Field placement/internship interview. How does this work?

posted 3 years ago in College
Post # 2
Member
1377 posts
Bumble bee
  • Wedding: August 2015

It was a possibility at my undergrad, and a possibility at my grad, but not quite in the way I think you’re describing. In my case, I got an internship and then retroactively applied it for credit. I also had to have outside research experience to graduate – so my supervisor signed a form to say I had the internship and everything was done. 

From what I’ve heard though, it does seem to be exactly like a job search process but a little less picky, as they (should be) planning to train you most of the way because it’s an internship. They should interview you, maybe test you a bit to see what your skill level is, and then hire you. 

I have never had an internship that doesn’t pay….is that just based on this specific internship, or is it a program through the school?

 

In any case – good luck! 🙂 You’ll do great!

Post # 3
Member
4025 posts
Honey bee
  • Wedding: December 2013

I did Fall 2011 before I student taught Spring 2012, but that is slightly different. I did interview at a school in my area because I had not done any fieldwork there. I ended up getting my student teaching internship at the school I had done all of my fieldwork in while finishing my degree. It was actually pretty competitive. My district is hard to get into and student teaching in it really helped you get your foot in the door and increased the chances of getting hired. I went through a much more intense process 2 years ago when interviewing for my Fellowship year (a one-year, intense Grad program for first-year teachers)…we had a day of just interviews with various schools. It was literally speed interviewing (about 8 minutes per school). Super competitive and intense!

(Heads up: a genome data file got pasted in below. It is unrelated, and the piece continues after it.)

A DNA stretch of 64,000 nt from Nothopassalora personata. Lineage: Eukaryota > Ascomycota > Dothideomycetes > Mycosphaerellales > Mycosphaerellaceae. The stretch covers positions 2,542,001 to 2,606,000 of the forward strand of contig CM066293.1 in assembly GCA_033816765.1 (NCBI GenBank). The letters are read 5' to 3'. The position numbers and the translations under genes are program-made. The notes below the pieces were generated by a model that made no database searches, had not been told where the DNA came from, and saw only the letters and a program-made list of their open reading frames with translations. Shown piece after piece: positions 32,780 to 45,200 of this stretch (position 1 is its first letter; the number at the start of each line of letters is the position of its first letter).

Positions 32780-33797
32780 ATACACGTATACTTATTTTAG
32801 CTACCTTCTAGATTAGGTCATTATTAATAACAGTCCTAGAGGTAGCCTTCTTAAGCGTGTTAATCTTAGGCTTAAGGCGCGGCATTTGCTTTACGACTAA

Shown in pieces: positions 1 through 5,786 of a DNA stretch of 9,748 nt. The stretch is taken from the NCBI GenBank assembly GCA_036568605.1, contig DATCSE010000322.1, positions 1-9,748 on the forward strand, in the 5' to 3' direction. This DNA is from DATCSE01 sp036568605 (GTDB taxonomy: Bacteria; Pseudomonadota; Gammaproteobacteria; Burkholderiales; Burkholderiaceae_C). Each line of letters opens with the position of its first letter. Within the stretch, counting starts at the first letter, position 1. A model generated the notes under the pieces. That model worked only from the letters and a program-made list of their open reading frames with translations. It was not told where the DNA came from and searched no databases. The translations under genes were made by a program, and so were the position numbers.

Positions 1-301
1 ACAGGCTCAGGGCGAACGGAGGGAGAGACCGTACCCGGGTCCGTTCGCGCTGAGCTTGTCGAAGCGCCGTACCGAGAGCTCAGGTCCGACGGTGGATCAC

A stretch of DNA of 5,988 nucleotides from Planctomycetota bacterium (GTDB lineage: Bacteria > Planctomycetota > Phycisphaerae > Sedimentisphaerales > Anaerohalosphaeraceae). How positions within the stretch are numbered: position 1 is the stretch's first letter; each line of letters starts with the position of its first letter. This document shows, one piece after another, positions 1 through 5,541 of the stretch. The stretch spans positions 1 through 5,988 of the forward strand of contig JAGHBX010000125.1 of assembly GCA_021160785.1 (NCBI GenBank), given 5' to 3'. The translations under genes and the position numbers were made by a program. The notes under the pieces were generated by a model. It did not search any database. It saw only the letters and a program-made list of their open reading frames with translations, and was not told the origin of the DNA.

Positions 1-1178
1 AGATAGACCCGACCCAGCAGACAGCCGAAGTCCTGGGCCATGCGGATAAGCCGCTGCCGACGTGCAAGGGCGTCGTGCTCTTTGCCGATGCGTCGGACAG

Post # 4
Member
394 posts
Helper bee
  • Wedding: May 2015

I’ve had 3 different internships and none of them paid. Relax… though the process is similar to a real job search, there’s a lot less pressure since they’re not paying you. Also, they understand that the internship is a learning experience for you so they don’t expect you to be perfect. At least, they shouldn’t.

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